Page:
- relational satisfaction
- burnout - time management
- definition of features characterizing good performing teachers (three adjectives, coded after interview) Students' well-being measures:
- perceived classroom climate driven by teachers (teachers' support, task-oriented interaction, mutual respect, etc.)
- teachers' immediacy (verbal, not verbal, etc.)
- school engagement
- satisfaction about school life and improvement in school relations along the school year
- self efficacy and interest in Math and Italian - parental involvement
Secondary Outcomes (end points)
Secondary Outcomes (explanation)
We enrolled 198 lower secondary schools in 11 provinces (aggregated in 8 randomization blocks). An external researcher randomized school in the branches whithin each block: two treatment groups (100 schools) and one control group (98 schools).
The two treatment branches differ in the treatment delivery: - in the first 50 schools the booklet was delivered individually only to Math and Italian teachers;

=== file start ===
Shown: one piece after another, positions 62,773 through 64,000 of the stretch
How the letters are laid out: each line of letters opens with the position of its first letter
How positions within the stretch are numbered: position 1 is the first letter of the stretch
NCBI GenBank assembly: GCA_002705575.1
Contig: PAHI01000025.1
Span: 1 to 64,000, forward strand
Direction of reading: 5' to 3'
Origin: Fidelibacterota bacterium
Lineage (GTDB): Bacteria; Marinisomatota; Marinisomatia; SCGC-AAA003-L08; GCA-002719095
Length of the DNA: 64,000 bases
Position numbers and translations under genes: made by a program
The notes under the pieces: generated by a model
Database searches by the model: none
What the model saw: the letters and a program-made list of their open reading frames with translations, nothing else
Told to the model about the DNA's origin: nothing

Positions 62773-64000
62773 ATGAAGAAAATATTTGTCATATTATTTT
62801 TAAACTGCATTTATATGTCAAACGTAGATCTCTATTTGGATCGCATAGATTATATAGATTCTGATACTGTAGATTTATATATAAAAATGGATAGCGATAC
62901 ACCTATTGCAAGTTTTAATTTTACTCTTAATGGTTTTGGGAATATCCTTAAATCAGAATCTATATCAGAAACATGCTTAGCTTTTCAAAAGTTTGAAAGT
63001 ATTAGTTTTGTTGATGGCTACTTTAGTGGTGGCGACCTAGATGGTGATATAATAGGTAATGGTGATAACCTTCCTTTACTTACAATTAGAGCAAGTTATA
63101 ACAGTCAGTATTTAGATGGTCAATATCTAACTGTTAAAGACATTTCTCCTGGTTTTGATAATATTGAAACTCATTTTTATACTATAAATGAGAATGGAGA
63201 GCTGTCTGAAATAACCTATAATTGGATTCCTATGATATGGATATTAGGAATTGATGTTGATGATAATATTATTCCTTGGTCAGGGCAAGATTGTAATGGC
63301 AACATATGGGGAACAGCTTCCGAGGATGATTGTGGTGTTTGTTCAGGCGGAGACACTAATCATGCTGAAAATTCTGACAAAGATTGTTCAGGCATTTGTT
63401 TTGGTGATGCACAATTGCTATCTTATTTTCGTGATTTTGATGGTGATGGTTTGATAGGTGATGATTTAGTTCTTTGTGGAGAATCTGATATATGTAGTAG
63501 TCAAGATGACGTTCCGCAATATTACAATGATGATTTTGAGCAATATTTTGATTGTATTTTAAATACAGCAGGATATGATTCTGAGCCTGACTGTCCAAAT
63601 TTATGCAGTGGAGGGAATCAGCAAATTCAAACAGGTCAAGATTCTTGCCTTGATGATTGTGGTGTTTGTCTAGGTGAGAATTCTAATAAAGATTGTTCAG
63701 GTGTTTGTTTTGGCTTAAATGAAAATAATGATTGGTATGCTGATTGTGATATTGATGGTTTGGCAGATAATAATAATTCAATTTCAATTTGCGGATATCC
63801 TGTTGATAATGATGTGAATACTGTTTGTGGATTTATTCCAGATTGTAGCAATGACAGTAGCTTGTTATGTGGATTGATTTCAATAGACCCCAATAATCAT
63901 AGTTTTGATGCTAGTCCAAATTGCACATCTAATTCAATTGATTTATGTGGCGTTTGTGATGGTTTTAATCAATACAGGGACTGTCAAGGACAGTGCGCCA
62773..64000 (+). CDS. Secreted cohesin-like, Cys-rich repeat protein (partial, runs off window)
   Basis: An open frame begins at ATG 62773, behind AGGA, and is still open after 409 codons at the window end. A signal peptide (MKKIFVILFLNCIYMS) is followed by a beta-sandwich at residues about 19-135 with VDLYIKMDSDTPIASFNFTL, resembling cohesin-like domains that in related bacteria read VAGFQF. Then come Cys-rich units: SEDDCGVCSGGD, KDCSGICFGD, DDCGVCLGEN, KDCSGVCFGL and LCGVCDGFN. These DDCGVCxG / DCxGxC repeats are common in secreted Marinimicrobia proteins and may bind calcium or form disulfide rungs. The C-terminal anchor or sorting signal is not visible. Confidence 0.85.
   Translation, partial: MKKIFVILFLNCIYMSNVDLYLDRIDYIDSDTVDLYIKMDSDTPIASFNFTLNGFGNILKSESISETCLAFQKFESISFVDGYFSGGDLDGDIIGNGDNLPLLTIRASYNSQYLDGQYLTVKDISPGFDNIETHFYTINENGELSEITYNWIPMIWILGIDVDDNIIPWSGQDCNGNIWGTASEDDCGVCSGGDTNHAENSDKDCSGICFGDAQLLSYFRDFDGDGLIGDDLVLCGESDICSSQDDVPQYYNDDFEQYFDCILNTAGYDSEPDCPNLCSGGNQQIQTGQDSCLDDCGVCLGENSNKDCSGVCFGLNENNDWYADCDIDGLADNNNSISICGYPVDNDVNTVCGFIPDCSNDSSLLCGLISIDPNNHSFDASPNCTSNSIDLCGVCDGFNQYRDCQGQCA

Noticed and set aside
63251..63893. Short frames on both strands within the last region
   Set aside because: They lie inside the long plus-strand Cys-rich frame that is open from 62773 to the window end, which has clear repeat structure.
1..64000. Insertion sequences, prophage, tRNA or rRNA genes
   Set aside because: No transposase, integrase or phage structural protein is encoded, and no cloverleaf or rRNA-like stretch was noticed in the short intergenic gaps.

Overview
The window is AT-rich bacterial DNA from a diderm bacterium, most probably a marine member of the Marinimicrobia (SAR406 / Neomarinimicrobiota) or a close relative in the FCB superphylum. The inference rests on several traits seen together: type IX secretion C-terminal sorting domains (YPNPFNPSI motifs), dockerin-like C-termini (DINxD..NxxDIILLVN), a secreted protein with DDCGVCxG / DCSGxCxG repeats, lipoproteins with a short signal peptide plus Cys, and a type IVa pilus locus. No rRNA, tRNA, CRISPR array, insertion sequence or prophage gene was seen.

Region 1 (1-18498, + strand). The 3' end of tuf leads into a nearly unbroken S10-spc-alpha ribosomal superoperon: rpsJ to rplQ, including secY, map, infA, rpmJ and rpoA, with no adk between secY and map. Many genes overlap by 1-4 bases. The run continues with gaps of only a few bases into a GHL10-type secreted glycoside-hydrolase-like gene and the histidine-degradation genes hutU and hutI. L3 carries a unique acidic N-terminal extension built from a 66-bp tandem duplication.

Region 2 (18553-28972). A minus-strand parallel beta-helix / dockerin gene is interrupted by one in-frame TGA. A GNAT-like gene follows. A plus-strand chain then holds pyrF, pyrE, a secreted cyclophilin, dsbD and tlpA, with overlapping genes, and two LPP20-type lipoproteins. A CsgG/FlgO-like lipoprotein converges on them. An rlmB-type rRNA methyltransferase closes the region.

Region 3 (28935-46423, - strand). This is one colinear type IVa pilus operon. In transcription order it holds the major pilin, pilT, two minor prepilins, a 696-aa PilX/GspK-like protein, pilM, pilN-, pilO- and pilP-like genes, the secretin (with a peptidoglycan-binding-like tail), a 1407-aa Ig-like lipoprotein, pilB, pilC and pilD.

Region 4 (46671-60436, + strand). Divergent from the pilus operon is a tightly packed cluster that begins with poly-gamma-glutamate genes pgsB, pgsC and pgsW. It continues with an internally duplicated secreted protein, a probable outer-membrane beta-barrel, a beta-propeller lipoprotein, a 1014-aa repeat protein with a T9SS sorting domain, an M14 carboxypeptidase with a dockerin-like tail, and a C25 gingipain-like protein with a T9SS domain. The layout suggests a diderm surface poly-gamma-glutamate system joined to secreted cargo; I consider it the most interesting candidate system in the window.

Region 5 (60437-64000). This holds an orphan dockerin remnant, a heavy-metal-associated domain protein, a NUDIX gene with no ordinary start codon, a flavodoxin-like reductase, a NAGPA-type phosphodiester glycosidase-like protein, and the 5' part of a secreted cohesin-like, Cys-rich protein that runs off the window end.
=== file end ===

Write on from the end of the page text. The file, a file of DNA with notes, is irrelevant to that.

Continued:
- in the last 50 schools, the booklet was delivered in a colletive meeting to all teachers in the school. The control group schools, randomly selected, will simply receive our intervention later, in spring 2018.
Experimental Design Details
Randomization done in office by a computer, by a researcher external to the project staff (Giovanni Abbiati - IRVAPP,
schools (whithin blocks)
Was the treatment clustered?
Sample size: planned number of clusters
198 schools whithin 8 blocks
Sample size: planned number of observations
around 2.200 teachers teaching Math or Italian to 7th graders
around 24.000 students for each grade (6th, 7th, 8th)
Sample size (or number of clusters) by treatment arms
50 schools individual treatment
50 schools collective treatment
98 schools control
Minimum detectable effect size for main outcomes (accounting for sample design and clustering)
* Please, note: conservative estimates
Teachers' outcomes - around 0,156 express in terms of effect size - both treatments considered together vs control
Teachers' outcomes - around 0,193 express in terms of effect size - each treatment considered separately vs control
Students' outcomes - around 0,084 express in terms of effect size - both treatments considered together vs control
Students' outcomes - around 0,104 express in terms of effect size - each treatment considered separately vs control
INSTITUTIONAL REVIEW BOARDS (IRBs)
Post Trial Information
Is the intervention completed?
Is data collection complete?